Identification of linear response functions from arbitrary perturbation experiments in the presence of noise – Part 2: Application to the land carbon cycle in the MPI Earth System Model
- 1International Max Planck Research School on Earth System Modelling, Hamburg, Germany
- 2Max Planck Institute for Meteorology, Hamburg, Germany
- 3Department of Geography, Ludwig-Maxmillians-Universität München, Munich, Germany
Correspondence: Guilherme L. Torres Mendonça (firstname.lastname@example.org)
The response function identification method introduced in the first part of this study is applied here to investigate the land carbon cycle in the Max Planck Institute for Meteorology Earth System Model. We identify from standard C4MIP 1 % experiments the linear response functions that generalize the land carbon sensitivities β and γ. The identification of these generalized sensitivities is shown to be robust by demonstrating their predictive power when applied to experiments not used for their identification. The linear regime for which the generalized framework is valid is estimated, and approaches to improve the quality of the results are proposed. For the generalized γ sensitivity, the response is found to be linear for temperature perturbations until at least 6 K. When this sensitivity is identified from a 2×CO2 experiment instead of the 1 % experiment, its predictive power improves, indicating an enhancement in the quality of the identification. For the generalized β sensitivity, the linear regime is found to extend up to CO2 perturbations of 100 ppm. We find that nonlinearities in the β response arise mainly from the nonlinear relationship between net primary production and CO2. By taking as forcing the resulting net primary production instead of CO2, the response is approximately linear until CO2 perturbations of about 850 ppm. Taking net primary production as forcing also substantially improves the spectral resolution of the generalized β sensitivity. For the best recovery of this sensitivity, we find a spectrum of internal timescales with two peaks, at 4 and 100 years. Robustness of this result is demonstrated by two independent tests. We find that the two-peak spectrum can be explained by the different characteristic timescales of functionally different elements of the land carbon cycle. The peak at 4 years results from the collective response of carbon pools whose dynamics is governed by fast processes, namely pools representing living vegetation tissues (leaves, fine roots, sugars, and starches) and associated litter. The peak at 100 years results from the collective response of pools whose dynamics is determined by slow processes, namely the pools that represent the wood in stem and coarse roots, the associated litter, and the soil carbon (humus). Analysis of the response functions that characterize these two groups of pools shows that the pools with fast dynamics dominate the land carbon response only for times below 2 years. For times above 25 years the response is completely determined by the pools with slow dynamics. From 100 years onwards only the humus pool contributes to the land carbon response.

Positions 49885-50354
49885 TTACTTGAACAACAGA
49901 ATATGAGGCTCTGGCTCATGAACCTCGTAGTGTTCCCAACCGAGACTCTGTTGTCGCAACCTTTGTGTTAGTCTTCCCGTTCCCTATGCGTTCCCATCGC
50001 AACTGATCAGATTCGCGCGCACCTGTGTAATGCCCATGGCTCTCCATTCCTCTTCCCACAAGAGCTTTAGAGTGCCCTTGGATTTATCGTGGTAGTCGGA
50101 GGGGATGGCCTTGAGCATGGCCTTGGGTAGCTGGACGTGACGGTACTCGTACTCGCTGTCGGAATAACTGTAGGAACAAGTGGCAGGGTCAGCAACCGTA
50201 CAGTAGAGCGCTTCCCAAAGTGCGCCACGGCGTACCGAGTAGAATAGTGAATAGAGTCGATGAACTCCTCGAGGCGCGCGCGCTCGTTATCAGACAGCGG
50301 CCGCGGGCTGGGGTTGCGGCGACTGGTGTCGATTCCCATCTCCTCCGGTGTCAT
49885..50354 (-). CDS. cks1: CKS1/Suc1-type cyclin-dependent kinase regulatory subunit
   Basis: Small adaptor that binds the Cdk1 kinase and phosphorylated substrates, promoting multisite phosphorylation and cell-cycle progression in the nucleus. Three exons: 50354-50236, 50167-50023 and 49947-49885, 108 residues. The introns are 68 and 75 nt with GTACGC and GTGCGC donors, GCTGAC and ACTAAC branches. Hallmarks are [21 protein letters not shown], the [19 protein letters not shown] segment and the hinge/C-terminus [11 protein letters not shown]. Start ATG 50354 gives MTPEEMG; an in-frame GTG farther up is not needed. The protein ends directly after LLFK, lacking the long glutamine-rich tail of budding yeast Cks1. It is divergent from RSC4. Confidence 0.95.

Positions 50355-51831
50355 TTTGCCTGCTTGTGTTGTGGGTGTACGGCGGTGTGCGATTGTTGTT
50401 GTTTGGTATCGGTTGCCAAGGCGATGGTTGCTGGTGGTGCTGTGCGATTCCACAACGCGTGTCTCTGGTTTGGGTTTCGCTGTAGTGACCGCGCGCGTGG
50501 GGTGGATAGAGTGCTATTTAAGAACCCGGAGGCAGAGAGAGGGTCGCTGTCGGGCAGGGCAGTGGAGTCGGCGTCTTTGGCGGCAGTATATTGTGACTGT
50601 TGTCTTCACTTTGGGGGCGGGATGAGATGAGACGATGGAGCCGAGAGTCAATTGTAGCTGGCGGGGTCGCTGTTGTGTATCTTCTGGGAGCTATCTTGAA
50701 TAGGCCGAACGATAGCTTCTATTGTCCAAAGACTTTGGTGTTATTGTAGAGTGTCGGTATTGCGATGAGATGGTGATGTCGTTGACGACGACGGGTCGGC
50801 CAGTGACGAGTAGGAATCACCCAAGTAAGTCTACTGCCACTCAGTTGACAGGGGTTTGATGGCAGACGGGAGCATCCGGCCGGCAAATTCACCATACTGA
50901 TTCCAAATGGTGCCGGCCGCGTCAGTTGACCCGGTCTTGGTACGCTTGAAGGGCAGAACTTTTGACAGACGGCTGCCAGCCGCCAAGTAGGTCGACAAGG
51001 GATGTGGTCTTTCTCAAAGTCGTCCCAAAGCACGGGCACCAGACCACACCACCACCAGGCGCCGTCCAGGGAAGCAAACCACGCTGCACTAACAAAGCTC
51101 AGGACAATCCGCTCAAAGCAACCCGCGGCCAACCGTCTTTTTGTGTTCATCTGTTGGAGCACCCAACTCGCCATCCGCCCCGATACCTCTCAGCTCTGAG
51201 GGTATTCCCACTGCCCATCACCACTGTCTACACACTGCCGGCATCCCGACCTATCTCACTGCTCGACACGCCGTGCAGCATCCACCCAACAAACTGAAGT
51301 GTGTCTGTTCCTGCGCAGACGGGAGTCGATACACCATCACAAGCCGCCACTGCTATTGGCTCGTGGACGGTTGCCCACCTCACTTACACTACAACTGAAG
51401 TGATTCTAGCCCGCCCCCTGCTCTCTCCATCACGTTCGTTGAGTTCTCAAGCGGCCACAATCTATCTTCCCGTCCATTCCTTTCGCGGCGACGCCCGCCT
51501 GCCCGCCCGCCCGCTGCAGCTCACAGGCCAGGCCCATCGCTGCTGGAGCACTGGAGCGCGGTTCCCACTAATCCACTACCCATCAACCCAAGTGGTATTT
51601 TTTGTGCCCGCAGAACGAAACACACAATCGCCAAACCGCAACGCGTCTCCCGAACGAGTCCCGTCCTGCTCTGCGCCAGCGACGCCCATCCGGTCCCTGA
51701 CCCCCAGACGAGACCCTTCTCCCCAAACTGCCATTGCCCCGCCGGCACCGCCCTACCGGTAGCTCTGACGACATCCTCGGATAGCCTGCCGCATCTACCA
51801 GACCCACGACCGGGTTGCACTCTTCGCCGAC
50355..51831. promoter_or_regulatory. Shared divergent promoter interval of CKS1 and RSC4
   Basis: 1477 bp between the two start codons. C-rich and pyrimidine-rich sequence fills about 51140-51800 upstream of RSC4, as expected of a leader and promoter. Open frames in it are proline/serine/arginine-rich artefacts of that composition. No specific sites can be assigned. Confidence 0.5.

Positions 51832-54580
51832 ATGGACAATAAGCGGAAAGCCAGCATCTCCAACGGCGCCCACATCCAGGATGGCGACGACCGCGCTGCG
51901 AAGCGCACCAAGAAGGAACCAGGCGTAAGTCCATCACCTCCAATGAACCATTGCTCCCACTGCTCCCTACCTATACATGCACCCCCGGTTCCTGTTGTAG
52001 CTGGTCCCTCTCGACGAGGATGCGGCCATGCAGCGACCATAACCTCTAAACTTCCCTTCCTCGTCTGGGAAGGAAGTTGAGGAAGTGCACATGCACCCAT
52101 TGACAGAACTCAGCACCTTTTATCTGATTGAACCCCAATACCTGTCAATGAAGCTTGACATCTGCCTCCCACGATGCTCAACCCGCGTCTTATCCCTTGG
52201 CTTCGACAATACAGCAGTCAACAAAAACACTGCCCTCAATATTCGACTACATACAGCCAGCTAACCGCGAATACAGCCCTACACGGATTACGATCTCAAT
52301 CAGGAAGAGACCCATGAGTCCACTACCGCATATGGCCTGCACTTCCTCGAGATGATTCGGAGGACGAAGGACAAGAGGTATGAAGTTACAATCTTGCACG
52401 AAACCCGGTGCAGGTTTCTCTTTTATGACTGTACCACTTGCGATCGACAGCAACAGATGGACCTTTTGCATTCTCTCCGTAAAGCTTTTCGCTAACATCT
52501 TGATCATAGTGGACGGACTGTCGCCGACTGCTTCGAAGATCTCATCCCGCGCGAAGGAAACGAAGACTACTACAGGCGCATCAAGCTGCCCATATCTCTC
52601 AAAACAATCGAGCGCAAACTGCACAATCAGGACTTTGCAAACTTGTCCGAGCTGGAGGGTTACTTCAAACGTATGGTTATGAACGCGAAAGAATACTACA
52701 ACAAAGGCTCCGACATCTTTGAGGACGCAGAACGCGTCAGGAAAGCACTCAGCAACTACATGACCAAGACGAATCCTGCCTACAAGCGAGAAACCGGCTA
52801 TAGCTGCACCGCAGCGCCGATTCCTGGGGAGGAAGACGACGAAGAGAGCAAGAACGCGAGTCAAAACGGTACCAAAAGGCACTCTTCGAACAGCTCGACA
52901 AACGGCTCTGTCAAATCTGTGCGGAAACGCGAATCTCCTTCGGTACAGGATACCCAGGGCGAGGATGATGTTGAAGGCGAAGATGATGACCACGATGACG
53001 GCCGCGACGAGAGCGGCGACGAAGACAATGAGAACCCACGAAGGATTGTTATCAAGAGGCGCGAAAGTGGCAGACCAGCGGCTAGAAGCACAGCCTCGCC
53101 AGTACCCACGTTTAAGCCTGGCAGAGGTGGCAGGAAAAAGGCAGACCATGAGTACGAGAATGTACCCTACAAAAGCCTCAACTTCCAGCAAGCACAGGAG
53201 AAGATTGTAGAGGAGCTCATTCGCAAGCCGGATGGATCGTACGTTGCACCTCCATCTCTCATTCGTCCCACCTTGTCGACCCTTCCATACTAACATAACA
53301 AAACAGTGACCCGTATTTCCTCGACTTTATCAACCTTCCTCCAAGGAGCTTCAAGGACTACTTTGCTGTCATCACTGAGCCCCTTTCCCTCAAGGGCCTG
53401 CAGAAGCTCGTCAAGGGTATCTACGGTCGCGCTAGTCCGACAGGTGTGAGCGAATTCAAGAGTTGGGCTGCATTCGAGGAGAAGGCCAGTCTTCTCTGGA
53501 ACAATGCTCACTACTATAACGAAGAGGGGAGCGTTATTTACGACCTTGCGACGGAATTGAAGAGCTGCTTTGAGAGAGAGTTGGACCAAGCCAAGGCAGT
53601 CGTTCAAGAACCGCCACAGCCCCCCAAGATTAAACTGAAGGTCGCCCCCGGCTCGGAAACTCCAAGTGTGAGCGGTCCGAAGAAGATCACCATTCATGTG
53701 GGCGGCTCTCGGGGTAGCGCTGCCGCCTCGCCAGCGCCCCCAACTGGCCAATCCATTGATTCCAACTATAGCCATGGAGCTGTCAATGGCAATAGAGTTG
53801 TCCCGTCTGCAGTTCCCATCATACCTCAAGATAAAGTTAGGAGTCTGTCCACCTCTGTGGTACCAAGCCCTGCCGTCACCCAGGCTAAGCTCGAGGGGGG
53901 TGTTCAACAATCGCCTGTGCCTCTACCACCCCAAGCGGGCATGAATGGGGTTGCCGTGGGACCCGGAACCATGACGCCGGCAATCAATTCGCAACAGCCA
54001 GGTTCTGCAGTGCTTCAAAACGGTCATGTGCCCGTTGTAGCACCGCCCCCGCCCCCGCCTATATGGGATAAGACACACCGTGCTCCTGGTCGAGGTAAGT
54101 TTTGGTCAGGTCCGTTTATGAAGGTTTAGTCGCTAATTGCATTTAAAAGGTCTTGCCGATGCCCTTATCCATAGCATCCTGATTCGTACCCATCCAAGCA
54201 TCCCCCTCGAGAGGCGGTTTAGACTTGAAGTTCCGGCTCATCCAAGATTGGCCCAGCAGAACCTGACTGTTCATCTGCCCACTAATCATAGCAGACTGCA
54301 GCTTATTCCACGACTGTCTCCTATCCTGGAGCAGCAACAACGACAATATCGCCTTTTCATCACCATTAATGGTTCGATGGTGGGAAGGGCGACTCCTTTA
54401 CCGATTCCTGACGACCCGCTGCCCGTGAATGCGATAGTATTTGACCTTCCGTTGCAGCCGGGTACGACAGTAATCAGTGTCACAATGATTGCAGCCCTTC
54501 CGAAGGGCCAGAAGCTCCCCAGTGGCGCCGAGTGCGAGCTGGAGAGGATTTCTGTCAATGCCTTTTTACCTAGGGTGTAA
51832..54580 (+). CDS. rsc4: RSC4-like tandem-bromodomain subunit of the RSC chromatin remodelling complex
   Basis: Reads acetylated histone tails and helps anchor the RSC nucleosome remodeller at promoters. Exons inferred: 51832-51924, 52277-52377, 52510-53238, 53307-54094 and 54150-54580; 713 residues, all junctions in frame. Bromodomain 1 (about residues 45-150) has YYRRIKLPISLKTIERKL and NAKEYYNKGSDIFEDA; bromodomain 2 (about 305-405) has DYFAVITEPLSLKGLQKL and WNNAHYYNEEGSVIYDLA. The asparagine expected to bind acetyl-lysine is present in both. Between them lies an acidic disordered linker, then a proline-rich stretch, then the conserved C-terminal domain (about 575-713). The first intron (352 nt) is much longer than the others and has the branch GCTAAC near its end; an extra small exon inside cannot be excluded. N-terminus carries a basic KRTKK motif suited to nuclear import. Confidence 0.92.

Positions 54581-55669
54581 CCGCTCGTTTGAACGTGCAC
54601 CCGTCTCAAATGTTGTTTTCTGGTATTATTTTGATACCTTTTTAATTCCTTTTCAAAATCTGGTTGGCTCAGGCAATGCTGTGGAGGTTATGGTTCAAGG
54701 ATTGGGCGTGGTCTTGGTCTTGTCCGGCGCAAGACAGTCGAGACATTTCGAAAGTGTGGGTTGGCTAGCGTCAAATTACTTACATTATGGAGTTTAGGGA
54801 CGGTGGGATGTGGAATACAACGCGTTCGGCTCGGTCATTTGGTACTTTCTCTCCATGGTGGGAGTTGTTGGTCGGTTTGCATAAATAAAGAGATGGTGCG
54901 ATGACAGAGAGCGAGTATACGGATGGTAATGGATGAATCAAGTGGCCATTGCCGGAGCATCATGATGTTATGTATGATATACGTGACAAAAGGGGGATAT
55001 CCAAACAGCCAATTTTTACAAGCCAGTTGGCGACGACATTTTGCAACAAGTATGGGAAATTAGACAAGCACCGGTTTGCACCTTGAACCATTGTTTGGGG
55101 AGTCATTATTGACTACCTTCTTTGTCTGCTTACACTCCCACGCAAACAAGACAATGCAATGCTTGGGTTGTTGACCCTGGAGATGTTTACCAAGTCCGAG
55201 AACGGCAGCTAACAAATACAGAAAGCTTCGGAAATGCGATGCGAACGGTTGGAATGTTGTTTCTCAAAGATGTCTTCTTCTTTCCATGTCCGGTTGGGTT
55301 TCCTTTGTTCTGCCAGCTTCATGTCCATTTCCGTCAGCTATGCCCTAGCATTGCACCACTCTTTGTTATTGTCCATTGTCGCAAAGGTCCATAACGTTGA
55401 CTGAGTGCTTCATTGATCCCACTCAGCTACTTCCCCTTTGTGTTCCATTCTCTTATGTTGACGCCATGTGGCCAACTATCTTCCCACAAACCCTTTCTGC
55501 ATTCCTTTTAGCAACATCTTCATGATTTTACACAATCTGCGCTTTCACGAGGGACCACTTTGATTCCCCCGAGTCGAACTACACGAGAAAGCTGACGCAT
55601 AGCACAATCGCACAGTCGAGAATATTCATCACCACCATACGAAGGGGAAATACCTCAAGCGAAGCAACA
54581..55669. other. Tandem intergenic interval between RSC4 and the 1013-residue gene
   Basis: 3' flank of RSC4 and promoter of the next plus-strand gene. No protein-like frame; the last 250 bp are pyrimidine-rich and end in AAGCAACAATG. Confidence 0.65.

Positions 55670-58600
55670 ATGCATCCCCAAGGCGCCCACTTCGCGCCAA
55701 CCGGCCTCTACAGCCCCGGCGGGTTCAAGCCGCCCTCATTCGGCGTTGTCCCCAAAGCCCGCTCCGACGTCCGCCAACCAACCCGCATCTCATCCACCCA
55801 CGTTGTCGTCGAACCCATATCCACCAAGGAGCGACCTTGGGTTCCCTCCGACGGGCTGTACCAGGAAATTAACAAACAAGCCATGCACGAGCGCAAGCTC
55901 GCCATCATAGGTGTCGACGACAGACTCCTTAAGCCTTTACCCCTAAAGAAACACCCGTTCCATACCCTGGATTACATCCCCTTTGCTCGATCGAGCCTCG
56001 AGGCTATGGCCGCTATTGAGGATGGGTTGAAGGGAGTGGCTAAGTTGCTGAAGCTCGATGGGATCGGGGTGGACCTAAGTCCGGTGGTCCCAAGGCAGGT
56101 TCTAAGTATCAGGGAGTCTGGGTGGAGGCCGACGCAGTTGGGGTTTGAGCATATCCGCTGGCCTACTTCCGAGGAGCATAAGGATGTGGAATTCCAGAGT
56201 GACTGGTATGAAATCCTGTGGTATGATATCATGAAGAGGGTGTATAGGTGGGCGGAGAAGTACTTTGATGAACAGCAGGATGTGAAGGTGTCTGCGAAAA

In Part 1 of this study (Torres Mendonca et al., 2021a) we developed a method to identify linear response functions from arbitrary perturbation experiments. The RFI method (response function identification method) was tested by means of artificial toy model simulations. Here, we demonstrate the applicability of our method to a practical problem: we investigate the dynamics of the land carbon cycle in the Max Planck Institute for Meteorology Earth System Model (MPI-ESM; see Appendix A). In particular, we show how our RFI method provides insight into two aspects of central relevance to carbon cycle research: the sensitivity of the land carbon cycle to changes in atmospheric CO2 and its distribution of internal timescales.
The global carbon cycle plays a critical role in mitigating climatic effects from CO2 emissions. According to the yearly published Global Carbon Budget (Friedlingstein et al., 2020), the ocean and land components of this cycle have taken up about half of the anthropogenic CO2 emitted from pre-industrial times to 2019. Despite its relevance to climate, the dynamics of the carbon cycle is still poorly understood (Ilyina and Friedlingstein, 2016). Improving our understanding of this dynamics, in particular in response to CO2 perturbations, is therefore one of the major challenges of climate research (Marotzke et al., 2017).
A tool long employed to investigate the carbon cycle dynamics are linear response functions. Such functions have been used to predict atmospheric CO2 from emissions (Bolin et al., 1981; Siegenthaler and Oeschger, 1978; Oeschger and Heimann, 1983; Maier-Reimer and Hasselmann, 1987; Enting, 1990; Joos et al., 1996; Joos and Bruno, 1996), land carbon storage from NPP (net primary production) (Bolin et al., 1981; Thompson and Randerson, 1999) and GPP (gross primary production) (Emanuel et al., 1981), and to disentangle the historical development of the land and ocean carbon sinks from ice core reconstructions of atmospheric 12CO2 and 13CO2 (Joos and Bruno, 1998). Linear response functions have also been employed to study the dependence of global warming on possible future CO2 emissions and the associated GWP (global warming potential) (Caldeira and Kasting, 1993; Joos et al., 2013; Caldeira and Myhrvold, 2013; Ricke and Caldeira, 2014; Gasser et al., 2017).